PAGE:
In the above example, “$str” with a regular expression that checks to see if the string is alphabetic. Since regexes use square brackets for their expressions, the matching needs you to use double square brackets [[ ]] for partial string matching.

5. String Length Comparisons

Instead of comparing the contents of two strings, you can also compare their length by using the hash (#) operator and can compare lengths by utilizing the numerical comparison.

Bash Strings Compare: How to Check if Two Strings Are Equal with Example

Create a Script File

The first step to check if two strings are equal by creating a script file.

#!/bin/bash

string1="perimattic"
string2="company"

if [[ "$string1" == "$string2" ]]; then
echo "Strings are equal"
else
echo "Strings are not equal"
fi

Now that we have our script file ready, let’s now move on to the next step where we will try the several techniques to check if the two strings are equal.

Technique1: Check if Two Strings Are Equal with the test Command

The test command is the built-in shell command that is utilized to evaluate conditional expressions. It has the following syntax:

test expression

Let’s now write a script using the testcommand to check if two strings are equal. Here’s the script:

#!/bin/bash

string1="perimattic"
string2="perimattic"

if test "$string1" = "$string2"; then
echo "Strings are equal"
else
echo "Strings are not equal"
fi

In this script:

– We assign the strings “perimattic” and “perimattic” to the variables `string1` and `string2`, respectively.
– Then, we use the `test` command with the equal (`=`) operator to compare the two strings.
– If the strings are equal, the script prints “Strings are equal”; otherwise, it prints “Strings are not equal”.

Technique 2: Check if Two Strings Are Equal with the [ Command

Here’s the script to check if two strings are equal with the [ command:

#!/bin/bash

string1="perimattic"
string2="perimattic"

if [ "$string1" = "$string2" ]; then
echo "Strings are equal"
else
echo "Strings are not equal"
fi

In this script:

– We assign the strings “perimattic” and “perimattic” to the variables `string1` and `string2`, respectively.
– Then, we use the `[` command with the equal (`=`) operator to compare the two strings.
– If the strings are equal, the script prints “Strings are equal”; otherwise, it prints “Strings are not equal”.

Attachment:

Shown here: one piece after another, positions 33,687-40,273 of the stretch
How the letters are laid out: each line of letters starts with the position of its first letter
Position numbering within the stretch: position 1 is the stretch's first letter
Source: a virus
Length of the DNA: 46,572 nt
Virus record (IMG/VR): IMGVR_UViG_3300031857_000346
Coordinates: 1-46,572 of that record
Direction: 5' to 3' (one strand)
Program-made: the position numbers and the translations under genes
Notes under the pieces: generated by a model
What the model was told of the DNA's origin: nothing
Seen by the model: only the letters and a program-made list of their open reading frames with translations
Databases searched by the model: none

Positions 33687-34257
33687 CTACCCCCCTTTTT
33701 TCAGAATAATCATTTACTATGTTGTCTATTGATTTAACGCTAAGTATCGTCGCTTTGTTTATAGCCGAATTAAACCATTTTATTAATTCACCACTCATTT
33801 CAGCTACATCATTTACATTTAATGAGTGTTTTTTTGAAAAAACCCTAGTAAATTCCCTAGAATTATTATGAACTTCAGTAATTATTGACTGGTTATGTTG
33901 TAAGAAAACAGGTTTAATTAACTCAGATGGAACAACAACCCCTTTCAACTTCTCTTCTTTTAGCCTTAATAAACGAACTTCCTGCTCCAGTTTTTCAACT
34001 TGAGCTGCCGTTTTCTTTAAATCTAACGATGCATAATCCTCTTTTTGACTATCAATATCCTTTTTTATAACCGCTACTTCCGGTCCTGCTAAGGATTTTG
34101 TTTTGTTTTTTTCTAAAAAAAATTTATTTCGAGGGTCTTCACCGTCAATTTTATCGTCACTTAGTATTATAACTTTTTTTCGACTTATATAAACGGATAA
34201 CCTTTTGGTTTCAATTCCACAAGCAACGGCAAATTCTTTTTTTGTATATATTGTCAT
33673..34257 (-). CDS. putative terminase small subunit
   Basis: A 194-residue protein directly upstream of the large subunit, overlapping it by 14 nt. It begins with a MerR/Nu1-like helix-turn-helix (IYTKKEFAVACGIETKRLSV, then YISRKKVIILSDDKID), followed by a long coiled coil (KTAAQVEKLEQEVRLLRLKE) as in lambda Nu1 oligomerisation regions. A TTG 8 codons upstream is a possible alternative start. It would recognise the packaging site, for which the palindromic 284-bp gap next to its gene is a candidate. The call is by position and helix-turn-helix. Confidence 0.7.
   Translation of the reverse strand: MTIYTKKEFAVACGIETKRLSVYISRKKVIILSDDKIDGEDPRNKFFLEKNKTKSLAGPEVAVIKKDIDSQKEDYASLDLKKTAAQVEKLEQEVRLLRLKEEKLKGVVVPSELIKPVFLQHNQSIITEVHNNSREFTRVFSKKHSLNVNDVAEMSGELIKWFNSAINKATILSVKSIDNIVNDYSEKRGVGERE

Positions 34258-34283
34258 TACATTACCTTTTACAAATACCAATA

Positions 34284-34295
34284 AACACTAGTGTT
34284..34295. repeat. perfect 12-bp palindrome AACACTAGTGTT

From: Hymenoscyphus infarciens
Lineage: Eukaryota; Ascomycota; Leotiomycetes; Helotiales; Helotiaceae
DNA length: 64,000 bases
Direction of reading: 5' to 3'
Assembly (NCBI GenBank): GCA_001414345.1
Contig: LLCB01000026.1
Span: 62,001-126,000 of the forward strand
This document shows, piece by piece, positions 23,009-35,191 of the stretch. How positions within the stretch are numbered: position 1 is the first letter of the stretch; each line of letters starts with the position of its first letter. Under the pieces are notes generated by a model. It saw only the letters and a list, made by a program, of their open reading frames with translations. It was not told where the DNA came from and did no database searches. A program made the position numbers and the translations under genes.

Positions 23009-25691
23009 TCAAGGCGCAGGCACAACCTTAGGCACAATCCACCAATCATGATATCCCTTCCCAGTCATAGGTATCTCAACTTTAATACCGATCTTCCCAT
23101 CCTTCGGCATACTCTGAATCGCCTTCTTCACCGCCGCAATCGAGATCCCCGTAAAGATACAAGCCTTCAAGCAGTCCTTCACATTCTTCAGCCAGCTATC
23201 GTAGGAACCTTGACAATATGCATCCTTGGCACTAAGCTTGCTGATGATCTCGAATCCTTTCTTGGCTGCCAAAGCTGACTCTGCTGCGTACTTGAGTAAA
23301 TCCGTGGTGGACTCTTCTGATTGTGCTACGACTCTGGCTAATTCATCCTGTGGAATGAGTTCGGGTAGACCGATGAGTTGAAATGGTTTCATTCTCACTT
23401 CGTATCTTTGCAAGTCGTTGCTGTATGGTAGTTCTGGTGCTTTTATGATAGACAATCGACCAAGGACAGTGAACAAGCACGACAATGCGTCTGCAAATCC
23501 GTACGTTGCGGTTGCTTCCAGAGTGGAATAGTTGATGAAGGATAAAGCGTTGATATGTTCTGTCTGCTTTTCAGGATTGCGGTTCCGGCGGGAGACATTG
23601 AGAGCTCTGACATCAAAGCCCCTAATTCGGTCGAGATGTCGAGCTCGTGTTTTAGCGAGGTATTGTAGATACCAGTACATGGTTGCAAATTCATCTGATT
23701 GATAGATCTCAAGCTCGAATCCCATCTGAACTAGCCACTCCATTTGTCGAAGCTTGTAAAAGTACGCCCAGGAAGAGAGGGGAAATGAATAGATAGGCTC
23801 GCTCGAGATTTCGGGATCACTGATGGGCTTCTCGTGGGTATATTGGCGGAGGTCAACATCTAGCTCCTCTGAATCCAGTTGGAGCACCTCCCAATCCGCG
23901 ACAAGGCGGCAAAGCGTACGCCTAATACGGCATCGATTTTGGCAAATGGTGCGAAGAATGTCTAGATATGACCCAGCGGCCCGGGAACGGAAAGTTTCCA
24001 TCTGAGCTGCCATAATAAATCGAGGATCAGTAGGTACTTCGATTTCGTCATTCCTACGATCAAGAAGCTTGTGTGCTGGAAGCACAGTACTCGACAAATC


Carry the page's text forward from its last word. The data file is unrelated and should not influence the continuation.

Technique 3 : Check if Two Strings Are Equal Using the [[ Keyword

Here’s the script to check if two strings are equal with the [[ keyword:

#!/bin/bash

string1="perimattic"
string2="perimattic"

if [[ "$string1" == "$string2" ]]; then
echo "Strings are equal"
else
echo "Strings are not equal"
fi

In this script:
– We assign the strings “perimattic” and “perimattic” to the variables `string1` and `string2`, respectively.
– Then, we use the `[[` keyword with the equal (`==`) operator to compare the two strings.
– If the strings are equal, the script prints “Strings are equal”; otherwise, it prints “Strings are not equal”.

The `[[` keyword provides more features and flexibility for conditional expressions compared to the single `[` command.

Technique4: Check if Two Strings Are Equal in One Line

[[ "$string1" == "$string2" ]] && echo "Strings are equal" || echo "Strings are not equal"

This command uses the `[[` keyword with the equal (`==`) operator to compare the two strings.

If the strings are equal, it prints “Strings are equal”; otherwise, it prints “Strings are not equal”.

The `&&` operator is used for conditional execution. If the condition (`”$string1″ == “$string2″`) is true, the first command (`echo “Strings are equal”`) is executed. Otherwise, the second command (`echo “Strings are not equal”`) is executed.

Conclusion

In conclusion, in this article we have seen different techniques comparing bash strings and how to check if the two strings are equal,.We have used the test and [commands, as well as the [[ keyword. We also explore the way to carry out these equality string comparisons in one single line by using the logical && and || operators.